Pop the puppy in the crate at night when it’s their bedtime, after they’ve been for a toilet trip. You might want to put the crate near where you sleep to begin with as a new puppy can feel lonely and need the reassurance of your presence. Very gradually move the crate further away from you over the course of days and weeks until it’s where you want your puppy to sleep (if that’s not near your bed!). This slow transition will help them to adjust.

Choosing not to use a crate?

Your puppy will need a nice bed and blanket of their own to sleep in. Show it to them when they arrive home so they get to know these things are theirs. As with a crate, this will be your puppy’s own space to snooze and relax, which is much needed in puppyhood. 

All the other crate training advice applies to the dog bed – never send a puppy to their bed as punishment as it needs to have positive associations, put your puppy in there at night after their loo trip and place the bed near you to start with at night, very gradually moving it further away to a new location if you don’t always want a dog bed near your bed.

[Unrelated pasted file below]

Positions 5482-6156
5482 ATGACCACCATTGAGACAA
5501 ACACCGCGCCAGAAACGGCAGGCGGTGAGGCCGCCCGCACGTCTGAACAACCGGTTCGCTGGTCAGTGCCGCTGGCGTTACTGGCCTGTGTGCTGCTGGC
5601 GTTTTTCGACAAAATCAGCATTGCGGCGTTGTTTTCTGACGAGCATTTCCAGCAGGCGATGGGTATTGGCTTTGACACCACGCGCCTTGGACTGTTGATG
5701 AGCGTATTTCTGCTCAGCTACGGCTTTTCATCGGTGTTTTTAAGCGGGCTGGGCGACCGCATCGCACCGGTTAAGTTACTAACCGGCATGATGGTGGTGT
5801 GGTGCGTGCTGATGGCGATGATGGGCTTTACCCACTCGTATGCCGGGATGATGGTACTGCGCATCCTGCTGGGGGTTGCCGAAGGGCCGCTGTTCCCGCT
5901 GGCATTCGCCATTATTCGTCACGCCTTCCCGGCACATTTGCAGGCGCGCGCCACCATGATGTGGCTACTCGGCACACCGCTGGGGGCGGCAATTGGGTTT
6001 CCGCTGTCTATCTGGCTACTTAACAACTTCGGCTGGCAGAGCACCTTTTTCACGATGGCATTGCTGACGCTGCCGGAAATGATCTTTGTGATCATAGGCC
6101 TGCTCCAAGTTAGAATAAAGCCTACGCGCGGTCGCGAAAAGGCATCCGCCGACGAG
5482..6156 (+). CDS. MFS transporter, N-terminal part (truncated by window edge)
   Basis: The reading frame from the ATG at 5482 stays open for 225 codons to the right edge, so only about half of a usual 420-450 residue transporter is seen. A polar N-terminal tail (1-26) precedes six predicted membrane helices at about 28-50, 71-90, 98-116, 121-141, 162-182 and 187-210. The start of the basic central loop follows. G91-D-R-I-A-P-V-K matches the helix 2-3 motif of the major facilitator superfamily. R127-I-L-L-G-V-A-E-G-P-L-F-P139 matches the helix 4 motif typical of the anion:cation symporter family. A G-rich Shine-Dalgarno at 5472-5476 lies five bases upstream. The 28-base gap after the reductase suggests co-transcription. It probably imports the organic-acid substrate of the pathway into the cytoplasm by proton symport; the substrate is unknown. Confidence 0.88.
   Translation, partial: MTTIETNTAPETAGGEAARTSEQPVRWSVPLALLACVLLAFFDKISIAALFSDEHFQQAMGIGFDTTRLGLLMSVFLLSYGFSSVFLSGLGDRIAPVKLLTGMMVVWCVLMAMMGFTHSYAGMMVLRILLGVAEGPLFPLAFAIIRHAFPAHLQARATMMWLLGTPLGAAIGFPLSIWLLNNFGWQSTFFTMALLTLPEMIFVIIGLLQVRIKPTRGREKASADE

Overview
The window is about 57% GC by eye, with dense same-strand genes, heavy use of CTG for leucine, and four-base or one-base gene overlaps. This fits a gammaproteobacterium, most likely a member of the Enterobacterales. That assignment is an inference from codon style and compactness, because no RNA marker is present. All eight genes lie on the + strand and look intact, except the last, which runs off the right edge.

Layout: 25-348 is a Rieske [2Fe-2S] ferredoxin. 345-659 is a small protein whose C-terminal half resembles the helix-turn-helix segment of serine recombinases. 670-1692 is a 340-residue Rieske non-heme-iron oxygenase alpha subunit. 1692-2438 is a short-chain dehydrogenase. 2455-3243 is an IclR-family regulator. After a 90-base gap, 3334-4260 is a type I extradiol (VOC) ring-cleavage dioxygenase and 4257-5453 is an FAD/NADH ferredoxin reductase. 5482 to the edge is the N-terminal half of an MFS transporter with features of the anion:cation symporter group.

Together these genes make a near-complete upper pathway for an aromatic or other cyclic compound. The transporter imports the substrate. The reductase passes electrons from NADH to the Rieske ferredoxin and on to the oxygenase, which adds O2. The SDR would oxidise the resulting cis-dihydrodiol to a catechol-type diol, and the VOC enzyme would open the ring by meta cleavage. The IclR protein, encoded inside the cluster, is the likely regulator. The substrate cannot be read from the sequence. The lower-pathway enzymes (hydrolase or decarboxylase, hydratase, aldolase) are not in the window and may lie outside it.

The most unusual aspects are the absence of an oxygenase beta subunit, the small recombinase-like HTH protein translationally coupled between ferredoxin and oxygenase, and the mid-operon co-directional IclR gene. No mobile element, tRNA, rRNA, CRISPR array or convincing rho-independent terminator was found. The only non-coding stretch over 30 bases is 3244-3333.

Very fluffy puppy in a corn field
Very fluffy puppy in a corn field

House training

This is a biggie! Puppies only have tiny bladders and they’ll need to go to the loo frequently. As a general rule, most will go after waking up, after eating, after playing and if they get overexcited.

Going straight to house training

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It’s worth putting the effort in during those early days to bite the bullet and house train pups from the start. Initially, they need to go outside every half hour or so during the day and every few hours at night. When they start to go, say a cue word or phrase, such as ‘do your business’ or ‘wee-wees’. They will soon start to associate this with going to the loo and will understand what’s required of them when they’re taken outside and hear their cue.

Using puppy pads Puppy pads can be a very hand addition to your house-training routine. Put the pad down in a quiet corner, not too far from an outside door, and pop puppy over there regularly. Again, when they go, say a cue word or phrase, and they will soon start to associate this with going to the loo. Over time, move their pads nearer the door, so they learn to go outside when they need to do their business.

Alsatian puppy sitting with lead Alsatian puppy sitting with lead

Watch for the signs